And in another situation, i might be sort of the. Middle, somebody else is really leading the big picture of it, but i am designing some elements; i am coordinating some stuff. And what this brings I think, is an enormous relief for the bottoms and the middles, and also for the tops! We tend to think that being Top is so great. We often underestimate the weight of the poor people at the top of the organizations who constantly have to be top, and can never relax into bottom, where i can just follow. I will do my share, but I dont need to be in a leadership position. Hierarchy isnt abandoned at teal; what is dismantled is the static form of hierarchy that is in the buttress of the org chart. The goal of self-management is not to make everyone equal, to have everyone having the same say on all the questions.
Measuring loudspeakers, part Two
We are system creatures shaped by the contexts in which we live and work. For the most part we are blind to contexts (Top, middle, bottom, dominant, Other) and their impact on our consciousness (i.e., the way we perceive, feel, and think about ourselves, others, and the world) and our behaviour. Awareness of systemic relationships and dynamics (the patterns of relating) leads to more accurate sensing and responding. Oshry challenges us to recognise that we too often over-privilege the personal and interpersonal lens. He highlights that there are also other systemic forces shaping our experience which have little to do with the psyches or temperaments of this particular group of individuals, or this particular situation or sector. In Oshrys own words : to some extent, our experiences have nothing to do with who we are as individuals; to some extent whoever occupied our particular systems space save would be experiencing precisely what the we are experiencing. This is Frederic Laloux response (slightly edited. Fred: If we define tops, middle, bottoms, and Customers, not as static boxes on an org chart, but as relational spaces or contexts, then they are still very much present. People just flow and navigate between these different spaces, including within the same day. So, on one initiative i am leading it, and i am. Another time, somebody else is leading and i am just following; i am the.
The complexity of the world would friendship require an integration of all the first six stages in order for the seventh stage to address the highly complex, interactive and interconnected world that was on the horizon. . This is the edge that we are now living on, witnessing and working with. This means that Yellow, or teal, is not an entity or a stage in itself. . It rests on the integration, balance, health, blend and articulation of all that preceded. . And this is where a challenge has arisen. . questions are arising that Lalouxs book does not address explicitly, and while he understands them, his readers may not. Here is one illustration, taken from an article by john Watters in the online journal Enlivening Edge. . Watters is exploring the relevance of Barry Oshrys work to the altered perspective on hierarchy in teal organisations. . This is his presentation of Oshrys viewpoint.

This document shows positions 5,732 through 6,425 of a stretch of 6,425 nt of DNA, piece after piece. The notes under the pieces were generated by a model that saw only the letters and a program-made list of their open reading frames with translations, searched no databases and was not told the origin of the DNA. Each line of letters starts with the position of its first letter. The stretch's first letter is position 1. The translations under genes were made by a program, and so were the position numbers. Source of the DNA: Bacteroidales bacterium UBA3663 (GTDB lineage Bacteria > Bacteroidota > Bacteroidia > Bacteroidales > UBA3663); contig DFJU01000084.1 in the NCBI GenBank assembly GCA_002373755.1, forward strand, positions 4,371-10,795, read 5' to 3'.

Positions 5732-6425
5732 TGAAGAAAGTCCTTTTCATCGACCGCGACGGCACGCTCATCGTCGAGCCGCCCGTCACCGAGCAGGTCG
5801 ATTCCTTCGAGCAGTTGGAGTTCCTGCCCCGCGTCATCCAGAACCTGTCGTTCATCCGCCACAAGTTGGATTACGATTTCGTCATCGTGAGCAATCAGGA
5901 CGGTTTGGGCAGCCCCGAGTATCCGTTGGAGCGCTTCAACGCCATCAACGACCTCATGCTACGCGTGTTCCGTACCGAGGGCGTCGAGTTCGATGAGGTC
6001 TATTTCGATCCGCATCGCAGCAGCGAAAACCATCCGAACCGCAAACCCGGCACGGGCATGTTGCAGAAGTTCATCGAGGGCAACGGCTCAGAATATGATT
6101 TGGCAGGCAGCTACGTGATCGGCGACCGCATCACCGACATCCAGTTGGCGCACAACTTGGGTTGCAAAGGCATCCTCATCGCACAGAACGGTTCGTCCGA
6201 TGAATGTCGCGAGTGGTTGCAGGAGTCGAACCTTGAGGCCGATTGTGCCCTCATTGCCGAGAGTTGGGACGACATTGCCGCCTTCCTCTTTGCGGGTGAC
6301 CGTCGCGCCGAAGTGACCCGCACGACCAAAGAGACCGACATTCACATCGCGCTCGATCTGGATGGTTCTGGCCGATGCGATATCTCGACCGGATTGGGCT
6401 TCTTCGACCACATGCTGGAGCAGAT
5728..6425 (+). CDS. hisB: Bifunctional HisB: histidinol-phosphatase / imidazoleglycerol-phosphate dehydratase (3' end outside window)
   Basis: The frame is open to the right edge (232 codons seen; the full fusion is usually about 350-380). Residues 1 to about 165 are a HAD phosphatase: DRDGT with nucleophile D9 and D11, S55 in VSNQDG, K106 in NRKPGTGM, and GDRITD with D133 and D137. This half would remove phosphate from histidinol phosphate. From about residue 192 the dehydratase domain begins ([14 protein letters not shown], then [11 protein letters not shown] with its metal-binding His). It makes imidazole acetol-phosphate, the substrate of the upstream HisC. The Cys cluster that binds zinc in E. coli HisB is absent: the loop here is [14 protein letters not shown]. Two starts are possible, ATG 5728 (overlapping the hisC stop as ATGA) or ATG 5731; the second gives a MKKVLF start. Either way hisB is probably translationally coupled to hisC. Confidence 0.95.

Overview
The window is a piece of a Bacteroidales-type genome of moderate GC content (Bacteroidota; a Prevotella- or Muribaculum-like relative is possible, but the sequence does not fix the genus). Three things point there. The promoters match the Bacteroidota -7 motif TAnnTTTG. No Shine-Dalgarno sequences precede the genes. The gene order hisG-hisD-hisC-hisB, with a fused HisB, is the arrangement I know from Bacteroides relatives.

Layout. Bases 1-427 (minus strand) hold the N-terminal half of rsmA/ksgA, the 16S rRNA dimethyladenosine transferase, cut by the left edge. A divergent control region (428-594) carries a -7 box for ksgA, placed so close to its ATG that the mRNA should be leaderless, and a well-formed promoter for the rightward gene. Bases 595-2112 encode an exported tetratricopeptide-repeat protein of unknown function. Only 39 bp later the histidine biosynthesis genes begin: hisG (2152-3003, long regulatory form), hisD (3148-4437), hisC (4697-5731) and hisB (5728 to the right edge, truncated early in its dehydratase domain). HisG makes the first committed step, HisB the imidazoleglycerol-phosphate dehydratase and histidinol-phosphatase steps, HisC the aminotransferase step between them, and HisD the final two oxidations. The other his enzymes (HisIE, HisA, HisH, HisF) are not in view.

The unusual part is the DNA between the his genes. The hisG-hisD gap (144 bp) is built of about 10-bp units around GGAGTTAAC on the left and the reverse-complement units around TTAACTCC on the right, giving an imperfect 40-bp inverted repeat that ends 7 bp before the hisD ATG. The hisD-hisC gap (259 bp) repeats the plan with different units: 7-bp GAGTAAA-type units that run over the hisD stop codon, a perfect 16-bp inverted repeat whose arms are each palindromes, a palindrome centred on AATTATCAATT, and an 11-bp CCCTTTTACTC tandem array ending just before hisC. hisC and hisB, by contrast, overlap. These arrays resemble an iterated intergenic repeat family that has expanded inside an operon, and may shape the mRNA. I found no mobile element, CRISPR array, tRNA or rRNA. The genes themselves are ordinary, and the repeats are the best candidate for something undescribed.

A look at the Spiral Dynamics logo displays this clearly. . every stage contains all its predecessors. . The integral model has this feature too, and calls it transcend and include. . However there is house a critical feature to the integration that Graves described which underpins why this teal conversation is taking place at this time. . It is also strongly relevant to the task of organisational change. In 1974 Graves described his view that humanity was preparing for a momentous leap. . What he has seen in essay his research led him to predict that the shift between stages 6 and 7 would be different in character than all previous transitions. .
This may seem a trivial shift but its impacts on this conversation are twofold. . The first is that the sd understanding of the way that people manage the balance between individual and collective orientations the warm-cool colour oscillation was lost from the picture. . It gave way to a perspective which focussed more strongly on individual development aspects, emphasising the cognitive and experiential changes as described in depth by some of the other theoretical models mentioned above. . It was also taken by some to appear as a ladder of enlightenment. . Yellow / teal became for many a state of being to be achieved. . Also diminished was the evolutionary context, and the way in which people change in response to their life conditions, both real and perceived. Secondly a core element in the integration (ironically, central to the integral viewpoint) was de-emphasised. . It is a crucial feature of sd that stages are not types of people. . They are systems operating in people, often in complex mixes. .
Book, review : Valkyria chronicles Design Archive
Wilbers core view is represented in this" on Page. Heres the point: you can sit on your meditation mat for decades, and you will never houston see anything resembling the stages of Spiral Dynamics. And you can study Spiral Dynamics till the cows come home, and you will never have a satori. And the integral point is, if you dont include both, you will likely never understand human beings or their relation to reality, divine or otherwise. In his based paper on the relationship i, albion Butters describes it as follows. The relationship of Wilbers integral/external and internal/social four-quadrant model to Spiral Dynamics is a tricky one.
For Wilber, Graves levels belong in the lower-left we quadrant (cultural development) and correlates appear in the upper-left I quadrant (psychological development Integral Theory by and large integrates or assimilates Spiral Dynamics within these two. This divergence of interpretations can serve to illustrate an important difference in approaches to transformation: inner-directed (more focused on the individual) versus outer-directed (more socially focused). Wilbers work clearly falls into the former category. This is not the place to discuss what might be right or wrong about Wilbers view, but its consequences are highly relevant. . Wilber went in a new direction and in doing so he changed the colour sequence. . His new sequence was a rainbow of development from red-spectrum to blue-spectrum. . teal replaced Yellow in designating the seventh stage, also causing confusion with the sd eighth stage of Turquoise.